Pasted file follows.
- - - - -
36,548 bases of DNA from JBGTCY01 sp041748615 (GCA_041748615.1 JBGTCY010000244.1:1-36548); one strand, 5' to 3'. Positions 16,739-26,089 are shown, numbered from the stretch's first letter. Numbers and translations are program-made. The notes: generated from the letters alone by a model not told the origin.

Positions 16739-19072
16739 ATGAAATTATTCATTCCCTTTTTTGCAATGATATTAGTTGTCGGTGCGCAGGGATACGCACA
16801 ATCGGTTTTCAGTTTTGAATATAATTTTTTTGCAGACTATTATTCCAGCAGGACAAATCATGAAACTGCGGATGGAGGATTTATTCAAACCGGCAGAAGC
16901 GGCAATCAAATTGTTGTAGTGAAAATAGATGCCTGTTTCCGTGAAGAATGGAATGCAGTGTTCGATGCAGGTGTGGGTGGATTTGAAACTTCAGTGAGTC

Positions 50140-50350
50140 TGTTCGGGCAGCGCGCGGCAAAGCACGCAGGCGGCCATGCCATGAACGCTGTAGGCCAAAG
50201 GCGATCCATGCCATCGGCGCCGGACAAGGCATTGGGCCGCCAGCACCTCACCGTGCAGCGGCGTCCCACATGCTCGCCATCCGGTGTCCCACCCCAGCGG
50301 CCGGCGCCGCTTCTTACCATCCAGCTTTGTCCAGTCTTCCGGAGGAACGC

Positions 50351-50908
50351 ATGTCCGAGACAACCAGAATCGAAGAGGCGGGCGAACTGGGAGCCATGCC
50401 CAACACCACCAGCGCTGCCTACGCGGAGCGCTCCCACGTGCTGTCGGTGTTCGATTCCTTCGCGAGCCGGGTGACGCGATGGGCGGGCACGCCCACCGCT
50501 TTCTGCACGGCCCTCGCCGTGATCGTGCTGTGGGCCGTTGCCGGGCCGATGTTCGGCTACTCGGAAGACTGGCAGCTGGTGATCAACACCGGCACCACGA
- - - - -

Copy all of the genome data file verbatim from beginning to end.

36,548 bases of DNA from JBGTCY01 sp041748615 (GCA_041748615.1 JBGTCY010000244.1:1-36548); one strand, 5' to 3'. Positions 16,739-26,089 are shown, numbered from the stretch's first letter. Numbers and translations are program-made. The notes: generated from the letters alone by a model not told the origin.

Positions 16739-19072
16739 ATGAAATTATTCATTCCCTTTTTTGCAATGATATTAGTTGTCGGTGCGCAGGGATACGCACA
16801 ATCGGTTTTCAGTTTTGAATATAATTTTTTTGCAGACTATTATTCCAGCAGGACAAATCATGAAACTGCGGATGGAGGATTTATTCAAACCGGCAGAAGC
16901 GGCAATCAAATTGTTGTAGTGAAAATAGATGCCTGTTTCCGTGAAGAATGGAATGCAGTGTTCGATGCAGGTGTGGGTGGATTTGAAACTTCAGTGAGTC

Positions 50140-50350
50140 TGTTCGGGCAGCGCGCGGCAAAGCACGCAGGCGGCCATGCCATGAACGCTGTAGGCCAAAG
50201 GCGATCCATGCCATCGGCGCCGGACAAGGCATTGGGCCGCCAGCACCTCACCGTGCAGCGGCGTCCCACATGCTCGCCATCCGGTGTCCCACCCCAGCGG
50301 CCGGCGCCGCTTCTTACCATCCAGCTTTGTCCAGTCTTCCGGAGGAACGC

Positions 50351-50908
50351 ATGTCCGAGACAACCAGAATCGAAGAGGCGGGCGAACTGGGAGCCATGCC
50401 CAACACCACCAGCGCTGCCTACGCGGAGCGCTCCCACGTGCTGTCGGTGTTCGATTCCTTCGCGAGCCGGGTGACGCGATGGGCGGGCACGCCCACCGCT
50501 TTCTGCACGGCCCTCGCCGTGATCGTGCTGTGGGCCGTTGCCGGGCCGATGTTCGGCTACTCGGAAGACTGGCAGCTGGTGATCAACACCGGCACCACGA